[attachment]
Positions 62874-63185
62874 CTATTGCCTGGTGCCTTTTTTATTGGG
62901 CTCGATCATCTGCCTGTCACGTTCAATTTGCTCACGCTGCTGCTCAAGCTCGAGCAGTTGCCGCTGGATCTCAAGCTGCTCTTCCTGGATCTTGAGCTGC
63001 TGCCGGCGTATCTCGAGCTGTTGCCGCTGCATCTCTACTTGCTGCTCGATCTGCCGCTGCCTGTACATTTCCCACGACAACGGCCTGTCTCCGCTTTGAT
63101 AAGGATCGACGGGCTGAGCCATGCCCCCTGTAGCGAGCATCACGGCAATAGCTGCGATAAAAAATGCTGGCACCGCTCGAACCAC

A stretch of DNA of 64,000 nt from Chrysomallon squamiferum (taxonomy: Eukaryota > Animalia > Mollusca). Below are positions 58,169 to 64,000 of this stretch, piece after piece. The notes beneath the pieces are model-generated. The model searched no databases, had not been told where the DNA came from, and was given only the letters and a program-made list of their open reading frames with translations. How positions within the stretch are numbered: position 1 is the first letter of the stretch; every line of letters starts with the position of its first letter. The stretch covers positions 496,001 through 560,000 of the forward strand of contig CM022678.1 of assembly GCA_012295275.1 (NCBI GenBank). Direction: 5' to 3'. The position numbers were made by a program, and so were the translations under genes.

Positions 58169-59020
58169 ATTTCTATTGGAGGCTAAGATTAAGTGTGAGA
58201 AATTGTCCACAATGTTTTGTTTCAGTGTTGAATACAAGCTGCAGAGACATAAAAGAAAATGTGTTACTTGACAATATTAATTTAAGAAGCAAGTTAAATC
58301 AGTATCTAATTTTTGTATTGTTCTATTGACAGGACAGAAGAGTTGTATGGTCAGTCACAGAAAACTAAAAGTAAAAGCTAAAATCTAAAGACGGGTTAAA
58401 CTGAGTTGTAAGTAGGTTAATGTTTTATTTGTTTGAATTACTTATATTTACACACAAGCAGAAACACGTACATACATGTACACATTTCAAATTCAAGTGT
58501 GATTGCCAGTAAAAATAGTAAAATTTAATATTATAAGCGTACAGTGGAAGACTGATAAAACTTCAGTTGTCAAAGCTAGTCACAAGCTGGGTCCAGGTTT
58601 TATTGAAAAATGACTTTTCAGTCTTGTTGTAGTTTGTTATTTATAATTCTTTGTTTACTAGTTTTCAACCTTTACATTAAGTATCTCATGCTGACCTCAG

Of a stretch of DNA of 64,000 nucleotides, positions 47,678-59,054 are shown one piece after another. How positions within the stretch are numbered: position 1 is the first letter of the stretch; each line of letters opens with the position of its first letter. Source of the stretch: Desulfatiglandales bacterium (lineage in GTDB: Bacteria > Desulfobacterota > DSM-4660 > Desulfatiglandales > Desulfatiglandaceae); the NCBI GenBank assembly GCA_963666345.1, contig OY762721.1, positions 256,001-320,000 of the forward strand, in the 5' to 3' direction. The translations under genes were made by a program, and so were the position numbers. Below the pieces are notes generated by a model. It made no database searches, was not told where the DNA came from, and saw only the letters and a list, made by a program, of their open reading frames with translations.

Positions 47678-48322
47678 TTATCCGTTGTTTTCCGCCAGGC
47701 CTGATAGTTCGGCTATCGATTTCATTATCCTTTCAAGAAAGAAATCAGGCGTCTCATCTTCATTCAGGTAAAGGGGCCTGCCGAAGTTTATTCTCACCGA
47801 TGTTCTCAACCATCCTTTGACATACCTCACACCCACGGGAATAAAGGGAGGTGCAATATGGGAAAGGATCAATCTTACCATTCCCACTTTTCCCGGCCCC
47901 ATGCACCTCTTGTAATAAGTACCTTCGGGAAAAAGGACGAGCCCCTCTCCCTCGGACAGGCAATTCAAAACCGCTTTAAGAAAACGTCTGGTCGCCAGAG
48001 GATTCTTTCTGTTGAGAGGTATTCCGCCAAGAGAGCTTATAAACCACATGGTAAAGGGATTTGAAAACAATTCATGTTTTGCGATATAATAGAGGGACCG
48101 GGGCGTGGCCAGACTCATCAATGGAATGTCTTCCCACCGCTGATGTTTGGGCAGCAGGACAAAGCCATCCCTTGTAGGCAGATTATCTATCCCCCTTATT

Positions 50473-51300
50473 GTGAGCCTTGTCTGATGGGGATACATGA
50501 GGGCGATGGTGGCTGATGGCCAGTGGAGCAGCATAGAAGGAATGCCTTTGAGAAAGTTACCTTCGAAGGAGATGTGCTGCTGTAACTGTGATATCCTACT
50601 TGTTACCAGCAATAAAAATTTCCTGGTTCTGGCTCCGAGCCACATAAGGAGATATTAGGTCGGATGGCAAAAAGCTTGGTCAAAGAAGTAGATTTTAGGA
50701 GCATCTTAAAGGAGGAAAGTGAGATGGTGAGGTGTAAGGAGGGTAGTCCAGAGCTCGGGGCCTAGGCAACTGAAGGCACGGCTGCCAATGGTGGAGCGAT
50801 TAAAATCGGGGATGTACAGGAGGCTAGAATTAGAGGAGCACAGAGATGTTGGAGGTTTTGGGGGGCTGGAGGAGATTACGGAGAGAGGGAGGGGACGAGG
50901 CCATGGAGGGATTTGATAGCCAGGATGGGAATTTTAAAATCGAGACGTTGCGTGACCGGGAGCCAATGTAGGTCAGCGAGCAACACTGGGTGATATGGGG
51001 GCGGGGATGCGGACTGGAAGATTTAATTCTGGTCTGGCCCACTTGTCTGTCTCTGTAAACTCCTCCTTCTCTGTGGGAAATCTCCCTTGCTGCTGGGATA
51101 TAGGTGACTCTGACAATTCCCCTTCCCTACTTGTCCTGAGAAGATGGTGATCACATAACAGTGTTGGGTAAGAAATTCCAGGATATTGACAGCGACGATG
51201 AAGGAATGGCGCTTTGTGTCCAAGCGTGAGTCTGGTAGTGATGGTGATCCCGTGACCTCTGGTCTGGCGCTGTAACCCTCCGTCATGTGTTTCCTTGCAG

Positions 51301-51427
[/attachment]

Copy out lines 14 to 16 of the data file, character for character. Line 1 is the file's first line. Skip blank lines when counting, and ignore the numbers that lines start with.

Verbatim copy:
Of a stretch of DNA of 64,000 nucleotides, positions 47,678-59,054 are shown one piece after another. How positions within the stretch are numbered: position 1 is the first letter of the stretch; each line of letters opens with the position of its first letter. Source of the stretch: Desulfatiglandales bacterium (lineage in GTDB: Bacteria > Desulfobacterota > DSM-4660 > Desulfatiglandales > Desulfatiglandaceae); the NCBI GenBank assembly GCA_963666345.1, contig OY762721.1, positions 256,001-320,000 of the forward strand, in the 5' to 3' direction. The translations under genes were made by a program, and so were the position numbers. Below the pieces are notes generated by a model. It made no database searches, was not told where the DNA came from, and saw only the letters and a list, made by a program, of their open reading frames with translations.

Positions 47678-48322
47678 TTATCCGTTGTTTTCCGCCAGGC